Chapter 2: SI Joint Anatomy, Biomechanics & Prevalence

The sacroiliac (SI) joint is the connection between the spine and the pelvis. The SI joint is a true diarthrodial joint. The articular surfaces are ear shaped, containing irregular ridges and depressions. Its concave sacral surface is covered with thick hyaline cartilage and its convex iliac surface lined with thin fibrocartilage.

Biomechanically, the SI joint's movement is induced by motion occurring at other locations in the body. This movement is very small, with less than 4 degrees of rotation and less than 1.6 mm of translation.

While the SI joint is vulnerable to shear during rotation or translation, compression of the joint allows it to resist shear.

Those structures that produce joint compression include the interosseous ligaments and the joint capsule including strong posterior ligaments protecting the network of adjacent nerves. The muscles that help stabilize the SI joint include the piriformis, the psoas, the illiacus, the glutes, and the hamstrings. The hamstring muscles do not cross the SI joint but may be associated with SI joint disorders.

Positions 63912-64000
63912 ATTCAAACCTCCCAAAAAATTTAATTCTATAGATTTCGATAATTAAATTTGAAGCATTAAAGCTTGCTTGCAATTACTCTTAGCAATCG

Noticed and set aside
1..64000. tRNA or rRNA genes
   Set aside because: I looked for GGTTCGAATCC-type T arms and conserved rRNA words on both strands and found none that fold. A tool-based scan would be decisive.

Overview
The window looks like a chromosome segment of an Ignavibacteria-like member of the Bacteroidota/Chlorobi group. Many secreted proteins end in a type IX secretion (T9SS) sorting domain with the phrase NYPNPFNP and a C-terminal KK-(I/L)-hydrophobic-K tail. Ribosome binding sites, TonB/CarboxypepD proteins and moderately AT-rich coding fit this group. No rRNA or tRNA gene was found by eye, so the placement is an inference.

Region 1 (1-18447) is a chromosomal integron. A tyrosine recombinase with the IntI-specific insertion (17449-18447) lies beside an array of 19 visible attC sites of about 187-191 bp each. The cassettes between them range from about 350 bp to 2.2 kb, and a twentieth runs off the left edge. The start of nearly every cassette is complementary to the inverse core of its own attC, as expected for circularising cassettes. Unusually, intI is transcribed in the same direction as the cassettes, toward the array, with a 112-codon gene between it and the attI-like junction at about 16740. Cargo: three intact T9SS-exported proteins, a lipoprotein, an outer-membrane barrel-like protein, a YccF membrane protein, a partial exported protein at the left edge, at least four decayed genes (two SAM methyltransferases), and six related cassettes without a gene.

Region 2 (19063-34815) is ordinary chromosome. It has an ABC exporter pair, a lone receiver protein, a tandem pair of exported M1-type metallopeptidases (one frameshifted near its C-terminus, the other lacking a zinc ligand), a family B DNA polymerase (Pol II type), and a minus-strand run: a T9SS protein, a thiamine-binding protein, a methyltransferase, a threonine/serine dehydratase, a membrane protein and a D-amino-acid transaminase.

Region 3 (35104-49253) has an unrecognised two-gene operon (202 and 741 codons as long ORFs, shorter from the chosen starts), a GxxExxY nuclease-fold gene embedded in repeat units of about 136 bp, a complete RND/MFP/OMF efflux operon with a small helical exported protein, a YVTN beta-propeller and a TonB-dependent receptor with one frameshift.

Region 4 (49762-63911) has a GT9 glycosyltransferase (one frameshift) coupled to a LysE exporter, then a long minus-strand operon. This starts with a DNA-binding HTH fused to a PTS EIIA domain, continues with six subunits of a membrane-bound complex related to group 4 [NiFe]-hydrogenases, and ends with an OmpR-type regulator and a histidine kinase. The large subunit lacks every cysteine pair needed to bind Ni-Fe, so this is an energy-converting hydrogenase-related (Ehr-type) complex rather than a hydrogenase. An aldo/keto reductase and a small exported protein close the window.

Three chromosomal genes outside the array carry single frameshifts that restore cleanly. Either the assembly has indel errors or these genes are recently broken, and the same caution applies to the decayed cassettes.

Dr. Reckling is an Employee of SI-BONE Inc.

The iFuse Implant System is intended for sacroiliac fusion for conditions including sacroiliac joint dysfunction that is a direct result of sacroiliac joint disruption and degenerative sacroiliitis. This includes conditions whose symptoms began during pregnancy or in the peripartum period and have persisted postpartum for more than 6 months. There are potential risks associated with the iFuse Implant System. It may not be appropriate for all patients and all patients may not benefit. For information about the risks, visit: www.si-bone.com/risks

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